Is this the standard for pain job and pay?

changeofheart2016

Full Member
Apr 3, 2016
37
26
96
  1. Resident [Any Field]
Incoming fellow and was wondering if job postings like this is the standard for pain jobs in terms of patient volume and pay/salary amount and structure:

Office Hours: Monday through Friday, 9-5 pm, 2 weekend days/month

Patient Volume: 20 - 25 patients/day

Payor Mix: 60% major health insurance, 30% medicare, 10% personal injury/ workers compensation. NO Medicaid or cash patients seeking medications

Competitive Base Salary
Bonuses & Incentives: 20% of physician collections after deducting salary and 55% expenses of running practice (i.e. if physician generates 1,000,000 on an annual basis: 1,000,000 – 300,000 (salary) – 55% expense x 20% = $63,000 bonus)

Benefits include: Paid Malpractice, MCME, Vacations, Holidays, Group Medical & Dental. • Willing to increase productivity from 20% first year to 25% second year and 30% third year and possible shares in the ambulatory surgery center in the future
 

SSdoc33

Full Member
10+ Year Member
Apr 23, 2007
9,224
3,306
276
  1. Attending Physician
there is no standard, but that's not awful, depending on where you live. a lot has to do with how much you trust the people there and the possibility of ancillary ASC revenue
 
About the Ads

clubdeac

Full Member
10+ Year Member
Aug 16, 2007
4,174
1,271
276
  1. Attending Physician
So you pay 55% of all overhead however you only get to keep 20% of what's left over?? That's ridiculous. You should be keeping 100% of what's left over. How many other physicians are in this practice? And why do they get to keep 80% of your bonus?
 
  • Like
Reactions: 1 users
Nov 21, 1998
10,806
4,859
376
Over the rainbow
  1. Attending Physician
So you pay 55% of all overhead however you only get to keep 20% of what's left over?? That's ridiculous. You should be keeping 100% of what's left over. How many other physicians are in this practice? And why do they get to keep 80% of your bonus?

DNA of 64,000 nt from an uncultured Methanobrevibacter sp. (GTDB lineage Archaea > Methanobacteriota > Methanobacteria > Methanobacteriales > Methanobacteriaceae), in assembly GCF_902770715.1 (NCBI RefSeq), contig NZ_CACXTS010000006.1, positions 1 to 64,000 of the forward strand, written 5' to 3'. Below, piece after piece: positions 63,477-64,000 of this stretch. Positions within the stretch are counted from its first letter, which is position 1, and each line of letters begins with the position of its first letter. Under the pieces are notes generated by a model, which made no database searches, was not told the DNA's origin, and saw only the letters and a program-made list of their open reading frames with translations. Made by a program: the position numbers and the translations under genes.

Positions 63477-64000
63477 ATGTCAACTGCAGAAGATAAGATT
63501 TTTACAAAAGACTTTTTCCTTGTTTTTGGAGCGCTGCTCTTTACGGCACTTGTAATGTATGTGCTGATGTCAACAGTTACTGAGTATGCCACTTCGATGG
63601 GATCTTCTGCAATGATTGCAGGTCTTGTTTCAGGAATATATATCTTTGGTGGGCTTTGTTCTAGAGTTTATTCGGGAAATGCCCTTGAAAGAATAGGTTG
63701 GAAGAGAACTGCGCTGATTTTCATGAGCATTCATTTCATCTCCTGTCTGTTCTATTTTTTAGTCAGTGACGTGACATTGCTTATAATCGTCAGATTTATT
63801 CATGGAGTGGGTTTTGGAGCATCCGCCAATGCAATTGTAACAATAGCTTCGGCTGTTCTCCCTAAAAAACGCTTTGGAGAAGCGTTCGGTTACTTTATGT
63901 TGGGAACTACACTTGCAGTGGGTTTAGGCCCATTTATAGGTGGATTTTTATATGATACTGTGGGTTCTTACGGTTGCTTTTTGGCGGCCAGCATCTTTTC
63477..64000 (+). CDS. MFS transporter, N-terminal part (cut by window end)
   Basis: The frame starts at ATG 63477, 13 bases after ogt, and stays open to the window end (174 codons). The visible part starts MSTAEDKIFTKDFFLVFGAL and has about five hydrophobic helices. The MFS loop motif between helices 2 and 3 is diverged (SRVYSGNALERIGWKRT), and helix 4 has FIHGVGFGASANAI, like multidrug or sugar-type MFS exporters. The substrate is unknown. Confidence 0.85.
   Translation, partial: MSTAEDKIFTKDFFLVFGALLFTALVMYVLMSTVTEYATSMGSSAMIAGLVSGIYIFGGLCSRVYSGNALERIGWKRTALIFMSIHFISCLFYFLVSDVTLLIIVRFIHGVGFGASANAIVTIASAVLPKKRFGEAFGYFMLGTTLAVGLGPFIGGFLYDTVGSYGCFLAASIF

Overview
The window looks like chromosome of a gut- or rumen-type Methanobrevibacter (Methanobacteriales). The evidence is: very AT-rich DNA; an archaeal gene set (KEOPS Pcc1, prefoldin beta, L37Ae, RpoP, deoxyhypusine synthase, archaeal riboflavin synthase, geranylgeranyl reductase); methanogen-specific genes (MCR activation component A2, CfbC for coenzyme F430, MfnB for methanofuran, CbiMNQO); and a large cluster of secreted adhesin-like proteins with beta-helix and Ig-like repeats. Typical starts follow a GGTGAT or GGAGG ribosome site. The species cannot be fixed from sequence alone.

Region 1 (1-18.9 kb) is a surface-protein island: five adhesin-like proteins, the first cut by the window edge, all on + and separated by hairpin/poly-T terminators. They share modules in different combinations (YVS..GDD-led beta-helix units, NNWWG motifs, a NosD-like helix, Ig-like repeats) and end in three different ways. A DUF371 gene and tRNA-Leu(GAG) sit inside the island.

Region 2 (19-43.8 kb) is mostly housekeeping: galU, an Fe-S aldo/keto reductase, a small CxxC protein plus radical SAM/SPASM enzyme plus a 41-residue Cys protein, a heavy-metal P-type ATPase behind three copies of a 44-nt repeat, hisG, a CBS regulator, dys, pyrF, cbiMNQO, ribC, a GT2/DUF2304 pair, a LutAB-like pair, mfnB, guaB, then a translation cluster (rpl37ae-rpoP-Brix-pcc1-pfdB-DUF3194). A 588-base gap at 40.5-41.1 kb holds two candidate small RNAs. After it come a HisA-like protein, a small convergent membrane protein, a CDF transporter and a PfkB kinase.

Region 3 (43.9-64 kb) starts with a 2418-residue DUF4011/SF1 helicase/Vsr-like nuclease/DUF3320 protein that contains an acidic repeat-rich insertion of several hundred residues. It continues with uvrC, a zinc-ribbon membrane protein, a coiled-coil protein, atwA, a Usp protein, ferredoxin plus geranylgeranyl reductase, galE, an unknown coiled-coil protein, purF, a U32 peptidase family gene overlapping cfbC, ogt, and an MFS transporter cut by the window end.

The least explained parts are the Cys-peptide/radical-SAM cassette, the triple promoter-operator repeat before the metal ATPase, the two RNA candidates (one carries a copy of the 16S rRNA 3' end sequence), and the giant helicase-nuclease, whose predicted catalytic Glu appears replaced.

What if the owner is a hospital? How do you do the split then?
 

AdminPatient

Full Member
May 9, 2020
17
17
11
  1. Non-Student
Incoming fellow and was wondering if job postings like this is the standard for pain jobs in terms of patient volume and pay/salary amount and structure:

Office Hours: Monday through Friday, 9-5 pm, 2 weekend days/month

Patient Volume: 20 - 25 patients/day

Payor Mix: 60% major health insurance, 30% medicare, 10% personal injury/ workers compensation. NO Medicaid or cash patients seeking medications

Competitive Base Salary
Bonuses & Incentives: 20% of physician collections after deducting salary and 55% expenses of running practice (i.e. if physician generates 1,000,000 on an annual basis: 1,000,000 – 300,000 (salary) – 55% expense x 20% = $63,000 bonus)

Benefits include: Paid Malpractice, MCME, Vacations, Holidays, Group Medical & Dental. • Willing to increase productivity from 20% first year to 25% second year and 30% third year and possible shares in the ambulatory surgery center in the future


what is included in your overheard allocation? Are things like rent, staff costs, rev cycle fees spread equally across the group of docs or is it more sophisticated than that? Are there PAs/APCs in the picture? If you are getting a piece of their incident to billing?
 

MikeMerk-MtS

Full Member
5+ Year Member
Jan 14, 2015
128
86
156